Since 2003, trademark owners in the United States have been able to file a single application in the U.S. Patent and Trademark Office and extend the application to include numerous foreign countries, and likewise extend existing federal applications and registrations. As of February, 2016, over ninety countries, including the United States, and the European Union and African Intellectual Property Organization as entities, are parties to the international registration system known as the Madrid Protocol.
Now is the time to devise your global trademark registration strategy. Filing under the Madrid Protocol can cost significantly less than filing separately in foreign countries. Review frequently asked questions below. contact us if you have any additional questions.
The Madrid Protocol (the "Protocol") is an international treaty which came into operation in 1996. It is part of the so-called "Madrid System", which is comprised of both the Protocol and the Madrid Agreement Concerning the International Registration of Marks (the "Agreement."). The Agreement dates from 1891 and has been revised several times. Historically there were objections to various provisions of the Agreement which prevented some countries from joining, notably the United States. The Protocol was created to address these objections. After resolving a dispute primarily over voting rights, the United States acceeded to the Protocol and its provisions went into effect in late 2003. Now businesses in the United States can extend their U.S. registrations and applications into many foreign countries.
The obvious advantage is the ability to file a single application in the U.S. Patent and Trademark Office and designate additional countries in which registration is sought. It will no longer be necessary to hire a separate law firm in a foreign country to obtain a registration, which has typically been both costly and complicated.
Nevertheless, the Protocol raises some complications of its own. Although the Protocol facilitates multi-country registration, the trademark laws of the separate member countries will continue to govern the extensions of the International Registration into those countries. This will raise some inconsistencies. For example, in a U.S. application, the allowable identification of goods and services bearing the mark is narrow compared to most other countries. Since the International Registration can be no broader than the identification in the U.S. registration, there may well be a disadvantage to U.S. companies in protecting marks abroad.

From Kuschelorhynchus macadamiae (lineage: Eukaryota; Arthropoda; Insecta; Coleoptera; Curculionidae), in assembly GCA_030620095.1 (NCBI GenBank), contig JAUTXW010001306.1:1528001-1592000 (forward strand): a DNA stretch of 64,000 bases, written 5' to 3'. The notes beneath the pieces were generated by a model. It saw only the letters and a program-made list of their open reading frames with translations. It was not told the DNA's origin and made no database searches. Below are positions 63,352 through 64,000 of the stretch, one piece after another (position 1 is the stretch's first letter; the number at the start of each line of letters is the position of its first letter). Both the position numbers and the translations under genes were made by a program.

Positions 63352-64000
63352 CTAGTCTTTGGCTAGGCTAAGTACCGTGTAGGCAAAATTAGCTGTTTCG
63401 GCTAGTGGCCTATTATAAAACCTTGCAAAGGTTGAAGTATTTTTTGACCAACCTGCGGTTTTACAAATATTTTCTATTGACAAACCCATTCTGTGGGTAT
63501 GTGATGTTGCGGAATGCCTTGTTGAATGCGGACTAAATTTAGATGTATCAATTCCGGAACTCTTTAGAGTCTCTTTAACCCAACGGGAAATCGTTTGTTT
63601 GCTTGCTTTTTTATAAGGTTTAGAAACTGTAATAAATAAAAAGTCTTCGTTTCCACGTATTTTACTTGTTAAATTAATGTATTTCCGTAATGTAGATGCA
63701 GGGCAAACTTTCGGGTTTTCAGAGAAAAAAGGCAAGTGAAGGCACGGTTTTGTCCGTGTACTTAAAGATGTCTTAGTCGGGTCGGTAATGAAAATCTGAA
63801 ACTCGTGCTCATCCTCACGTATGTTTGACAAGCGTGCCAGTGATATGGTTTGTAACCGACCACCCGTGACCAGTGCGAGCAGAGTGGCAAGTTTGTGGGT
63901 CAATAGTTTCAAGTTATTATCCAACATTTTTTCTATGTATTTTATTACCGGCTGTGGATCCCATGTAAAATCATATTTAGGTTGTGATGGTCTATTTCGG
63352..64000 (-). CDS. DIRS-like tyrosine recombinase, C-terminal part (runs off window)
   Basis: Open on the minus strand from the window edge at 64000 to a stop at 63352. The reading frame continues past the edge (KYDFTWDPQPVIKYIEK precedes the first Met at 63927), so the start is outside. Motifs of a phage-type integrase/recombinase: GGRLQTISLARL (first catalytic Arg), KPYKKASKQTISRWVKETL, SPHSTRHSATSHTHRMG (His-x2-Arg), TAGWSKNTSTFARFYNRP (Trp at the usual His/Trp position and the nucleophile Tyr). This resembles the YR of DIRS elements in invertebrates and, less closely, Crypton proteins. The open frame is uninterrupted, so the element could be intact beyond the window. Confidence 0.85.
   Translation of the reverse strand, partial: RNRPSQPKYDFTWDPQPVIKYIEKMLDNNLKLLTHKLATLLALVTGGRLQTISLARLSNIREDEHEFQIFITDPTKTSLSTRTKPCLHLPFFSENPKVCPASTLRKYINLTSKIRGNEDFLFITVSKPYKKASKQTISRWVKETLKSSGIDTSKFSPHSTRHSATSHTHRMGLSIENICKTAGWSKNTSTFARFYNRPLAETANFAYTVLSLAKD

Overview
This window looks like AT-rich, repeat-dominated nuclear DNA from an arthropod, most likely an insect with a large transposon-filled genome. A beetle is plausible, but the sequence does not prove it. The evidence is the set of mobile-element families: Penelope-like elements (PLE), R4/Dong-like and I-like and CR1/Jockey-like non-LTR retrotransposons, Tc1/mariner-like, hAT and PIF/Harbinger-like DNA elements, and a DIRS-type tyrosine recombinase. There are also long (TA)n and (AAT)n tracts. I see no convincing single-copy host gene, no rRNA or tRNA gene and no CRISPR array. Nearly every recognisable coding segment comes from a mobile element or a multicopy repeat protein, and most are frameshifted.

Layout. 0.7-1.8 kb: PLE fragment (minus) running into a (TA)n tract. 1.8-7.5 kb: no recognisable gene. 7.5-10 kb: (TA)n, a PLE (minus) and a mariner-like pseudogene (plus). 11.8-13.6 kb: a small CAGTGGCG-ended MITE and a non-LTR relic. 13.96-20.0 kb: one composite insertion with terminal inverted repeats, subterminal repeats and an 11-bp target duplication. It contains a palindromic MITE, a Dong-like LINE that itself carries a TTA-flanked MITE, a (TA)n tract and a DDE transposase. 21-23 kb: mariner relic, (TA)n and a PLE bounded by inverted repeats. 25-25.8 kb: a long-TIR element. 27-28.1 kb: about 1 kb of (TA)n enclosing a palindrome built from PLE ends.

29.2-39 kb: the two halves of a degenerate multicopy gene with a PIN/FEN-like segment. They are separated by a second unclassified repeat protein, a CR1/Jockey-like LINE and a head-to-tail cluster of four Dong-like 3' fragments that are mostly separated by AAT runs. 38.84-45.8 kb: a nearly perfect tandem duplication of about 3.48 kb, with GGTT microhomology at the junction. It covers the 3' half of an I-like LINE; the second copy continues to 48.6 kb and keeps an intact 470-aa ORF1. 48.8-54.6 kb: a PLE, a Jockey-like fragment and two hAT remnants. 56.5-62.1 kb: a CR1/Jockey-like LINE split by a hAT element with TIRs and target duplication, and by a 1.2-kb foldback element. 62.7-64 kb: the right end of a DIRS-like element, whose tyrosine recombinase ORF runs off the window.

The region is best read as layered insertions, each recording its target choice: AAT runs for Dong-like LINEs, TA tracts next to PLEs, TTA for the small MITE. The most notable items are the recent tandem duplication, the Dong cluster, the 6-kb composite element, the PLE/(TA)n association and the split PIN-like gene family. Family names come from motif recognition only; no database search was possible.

Also note that not all countries are parties to the Protocol, and companies must continue to file separate applications in these countries. Notably, Canada and Mexico are not members to date.
The cost depends on how many countries are included in the application, and several other variables. The total cost will be significantly less than the cost of filing in several countries separately.
There are processing fees paid to both the U.S. Patent and Trademark Office (PTO) and to the World Intellectual Property Law Organization (WIPO). PTO Fees. To certify a newly-filed application in the PTO to be an international application: $100 per class. If the international application is based on more than one application or registration: $150 per class. There is a standard U.S. filing fee of $ 275.00 or $325.00 per class (depending on whether you can use the standard identification of goods or must submit a custom one), which applies to all applications, whether or not international. WIPO fees. A basic fee of 653 Swiss francs (which amounts to about $702 in U.S. dollars as of February 18, 2016) unless the mark includes a claim of color, in which case the basic fee is 903 Swiss francs (or $970). In addition, you pay either a standard designation fee of 73 Swiss francs ($79) for each designated country, OR an individual designation fee which is an amount fixed by the individual country (this amount can not be higher than the fee for registering the mark directly with the country.) You also pay a supplementary fee of 73 Swiss francs ($79) for each class of goods or services beyond the third, except where all the countries designated have individual designation fees. Finally, you will pay your attorney to prepare the application. Contact us for information about our legal fees.
Click here to access the fee calculator at WIPO. These fees are in Swiss Francs. To translate to American dollars, multiply the total figure by 1.036. To this figure, add the PTO fees and your attorney's fees to arrive at a total figure. This figure will, of course vary with the currency exchange
Symbus can prepare and file an application on your company's behalf. The international application will be filed in the U.S. Patent and Trademark Office ("USPTO"), naming the additional countries in which registration is sought. The USPTO will forward the application to the International Bureau of the World Intellectual Property Organization ("WIPO") which is headquartered in Geneva, Switzerland.